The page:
The World Trade Organisation (WTO) has identified access to trade finance as a major driver of a company’s competitiveness in the international market, and a boost to trade growth in Africa
Ngozi Okonjo-Iweala, Director General of the Inter-Governmental Organisation that regulates and facilitates international trade, underscored the importance of trade finance for boosting trade growth in Africa, described trade finance as the lifeblood of trade.
Ngozi Okonjo-Iweala made this known in a video presentation delivered to a trade finance workshop in Kigali, Rwanda, organised by the WTO and International Finance Corporation (IFC), with the support of the Rwandan government.
Okonjo-Iweala, meanwhile, cited a trade finance survey by the African Development Bank (AfDB) which disclosed that the continent rejects about $80 billion worth of requests for trade finance annually.
The WTO Director General pointed out that the significant shortfall in financing has an adverse impact on African entrepreneurs, especially small business owners.
Salvaging the Situation
To salvage the situation, the economist stressed the importance of dismantling financing barriers for small traders in Africa to increase their participation in global trade. She also welcomed the opportunity for dialogue among banks, local government agencies and businesses, noting that this could lead to better cooperation.
Speaking further, Okonjo-Iweala outlined the key findings of the WTO-IFC joint study on trade finance gaps in the four largest economies of the Economic Community of West African States (ECOWAS) – Côte d’Ivoire, Ghana, Nigeria and Senegal, issued in 2022.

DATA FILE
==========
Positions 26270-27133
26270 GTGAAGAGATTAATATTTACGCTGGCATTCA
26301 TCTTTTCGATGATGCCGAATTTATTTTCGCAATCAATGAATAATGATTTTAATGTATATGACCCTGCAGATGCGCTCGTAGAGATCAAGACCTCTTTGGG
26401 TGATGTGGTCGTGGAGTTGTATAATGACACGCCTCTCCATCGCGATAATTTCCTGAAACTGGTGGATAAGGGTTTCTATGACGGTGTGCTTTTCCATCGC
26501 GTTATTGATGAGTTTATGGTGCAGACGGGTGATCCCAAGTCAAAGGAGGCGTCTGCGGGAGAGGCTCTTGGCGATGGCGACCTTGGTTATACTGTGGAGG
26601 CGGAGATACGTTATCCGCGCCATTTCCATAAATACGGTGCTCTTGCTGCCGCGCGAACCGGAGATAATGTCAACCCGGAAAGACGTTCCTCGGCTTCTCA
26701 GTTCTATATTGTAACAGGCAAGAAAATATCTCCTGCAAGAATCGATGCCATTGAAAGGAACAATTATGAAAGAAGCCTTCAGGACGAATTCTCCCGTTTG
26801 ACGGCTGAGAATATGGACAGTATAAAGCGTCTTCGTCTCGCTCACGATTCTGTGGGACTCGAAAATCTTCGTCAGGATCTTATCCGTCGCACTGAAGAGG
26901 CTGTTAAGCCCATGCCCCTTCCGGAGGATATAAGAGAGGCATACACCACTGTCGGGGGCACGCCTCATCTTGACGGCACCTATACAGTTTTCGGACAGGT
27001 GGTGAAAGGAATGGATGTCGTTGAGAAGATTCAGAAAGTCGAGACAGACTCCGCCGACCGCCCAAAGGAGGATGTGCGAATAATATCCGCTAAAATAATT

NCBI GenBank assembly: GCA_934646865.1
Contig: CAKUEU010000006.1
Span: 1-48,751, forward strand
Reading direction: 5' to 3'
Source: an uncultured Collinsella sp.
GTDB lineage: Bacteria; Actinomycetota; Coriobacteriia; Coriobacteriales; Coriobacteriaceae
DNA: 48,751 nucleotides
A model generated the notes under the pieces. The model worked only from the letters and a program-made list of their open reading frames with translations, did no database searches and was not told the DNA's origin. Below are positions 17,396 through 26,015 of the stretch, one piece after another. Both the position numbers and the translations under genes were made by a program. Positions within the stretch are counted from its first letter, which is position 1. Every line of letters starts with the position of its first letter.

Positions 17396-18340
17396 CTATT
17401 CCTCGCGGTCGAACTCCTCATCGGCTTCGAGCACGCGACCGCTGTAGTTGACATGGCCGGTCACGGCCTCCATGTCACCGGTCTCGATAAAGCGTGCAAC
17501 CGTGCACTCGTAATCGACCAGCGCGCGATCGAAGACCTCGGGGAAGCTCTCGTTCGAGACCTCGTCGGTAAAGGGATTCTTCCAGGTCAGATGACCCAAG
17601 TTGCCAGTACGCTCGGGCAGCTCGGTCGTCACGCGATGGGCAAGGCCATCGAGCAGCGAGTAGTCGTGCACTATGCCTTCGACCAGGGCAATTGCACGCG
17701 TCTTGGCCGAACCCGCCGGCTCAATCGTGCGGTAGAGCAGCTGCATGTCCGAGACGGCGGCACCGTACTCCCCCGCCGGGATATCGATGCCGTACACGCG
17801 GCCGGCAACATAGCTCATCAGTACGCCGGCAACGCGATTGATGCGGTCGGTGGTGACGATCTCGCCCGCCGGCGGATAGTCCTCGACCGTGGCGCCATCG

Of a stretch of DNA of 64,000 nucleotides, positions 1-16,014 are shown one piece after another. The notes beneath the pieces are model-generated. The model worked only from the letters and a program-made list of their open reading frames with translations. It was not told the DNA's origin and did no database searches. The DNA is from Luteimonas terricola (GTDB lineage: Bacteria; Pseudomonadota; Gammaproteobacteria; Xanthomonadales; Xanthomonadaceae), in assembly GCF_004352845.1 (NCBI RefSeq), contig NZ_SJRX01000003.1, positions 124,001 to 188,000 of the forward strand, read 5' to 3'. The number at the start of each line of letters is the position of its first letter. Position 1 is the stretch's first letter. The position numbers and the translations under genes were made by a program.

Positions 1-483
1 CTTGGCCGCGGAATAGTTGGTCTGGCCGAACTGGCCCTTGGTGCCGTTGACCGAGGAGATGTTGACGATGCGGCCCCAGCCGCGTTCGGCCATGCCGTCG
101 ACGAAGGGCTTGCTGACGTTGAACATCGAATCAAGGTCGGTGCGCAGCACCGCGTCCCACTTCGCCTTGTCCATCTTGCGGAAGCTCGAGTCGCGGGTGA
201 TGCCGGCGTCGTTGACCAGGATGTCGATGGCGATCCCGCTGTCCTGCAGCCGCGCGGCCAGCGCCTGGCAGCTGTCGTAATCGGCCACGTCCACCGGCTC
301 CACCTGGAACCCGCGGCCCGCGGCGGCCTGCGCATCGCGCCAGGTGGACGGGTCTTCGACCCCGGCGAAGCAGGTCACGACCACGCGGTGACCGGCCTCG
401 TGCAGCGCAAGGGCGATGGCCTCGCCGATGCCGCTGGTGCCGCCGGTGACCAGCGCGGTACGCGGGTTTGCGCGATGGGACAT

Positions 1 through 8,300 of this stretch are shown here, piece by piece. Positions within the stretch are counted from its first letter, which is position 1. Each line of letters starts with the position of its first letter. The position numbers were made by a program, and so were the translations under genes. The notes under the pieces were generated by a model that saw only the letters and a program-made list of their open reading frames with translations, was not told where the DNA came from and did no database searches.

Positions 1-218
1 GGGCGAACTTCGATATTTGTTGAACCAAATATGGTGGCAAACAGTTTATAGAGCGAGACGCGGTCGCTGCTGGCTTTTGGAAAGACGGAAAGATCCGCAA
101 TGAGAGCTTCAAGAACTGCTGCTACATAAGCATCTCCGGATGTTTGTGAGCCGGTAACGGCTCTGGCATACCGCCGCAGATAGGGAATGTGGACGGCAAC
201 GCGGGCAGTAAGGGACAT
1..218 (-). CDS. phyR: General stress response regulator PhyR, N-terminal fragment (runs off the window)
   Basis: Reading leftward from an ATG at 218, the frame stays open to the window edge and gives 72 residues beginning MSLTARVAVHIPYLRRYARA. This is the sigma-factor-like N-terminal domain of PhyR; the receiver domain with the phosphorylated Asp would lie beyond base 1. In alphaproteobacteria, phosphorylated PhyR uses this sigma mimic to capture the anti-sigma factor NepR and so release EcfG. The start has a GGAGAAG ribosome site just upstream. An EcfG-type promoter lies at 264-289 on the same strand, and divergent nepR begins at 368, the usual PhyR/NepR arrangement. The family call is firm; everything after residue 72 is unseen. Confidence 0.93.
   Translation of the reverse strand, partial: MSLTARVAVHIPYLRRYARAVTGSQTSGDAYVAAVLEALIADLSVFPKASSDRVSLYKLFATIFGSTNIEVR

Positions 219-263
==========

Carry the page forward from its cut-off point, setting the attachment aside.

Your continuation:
According to the Director General, the study revealed that if ECOWAS countries raise the share of trade supported by trade finance to the average African level of 40 per cent, they could gain an extra eight per cent in trade flows annually. She added that in ten years, this would total $140 billion in additional trade.
Commenting on the impact of the Workshop, Okonjo-Iweala asserted that the Kigali workshop is playing an important role in addressing the trade finance gap head-on for small traders, especially women-owned businesses.
“The workshop will improve participants’ awareness of new technologies and banks’ financial requirements for small businesses; Ultimately, more trade finance means greater trade diversification.”Okonjo-Iweala
Also speaking at the event, Makhtar Diop, Managing Director, International Finance Corporation, disclosed that one of IFC’s top priorities is to enhance small businesses’ access to trade finance through its global trade finance programme,adding that the programme recently committed a record of $6 billion in 74 countries.
“African countries can only fully benefit from the African Continental Free Trade Area by bridging the trade finance gap on the continent. In a fragmented world, trade is what brings us together.”Makhtar Diop
Diop also highlighted the importance of enhancing the digitalisation of trade finance to improve its reach, increase efficiency and transparency, and reduce processing time and cost for transactions.
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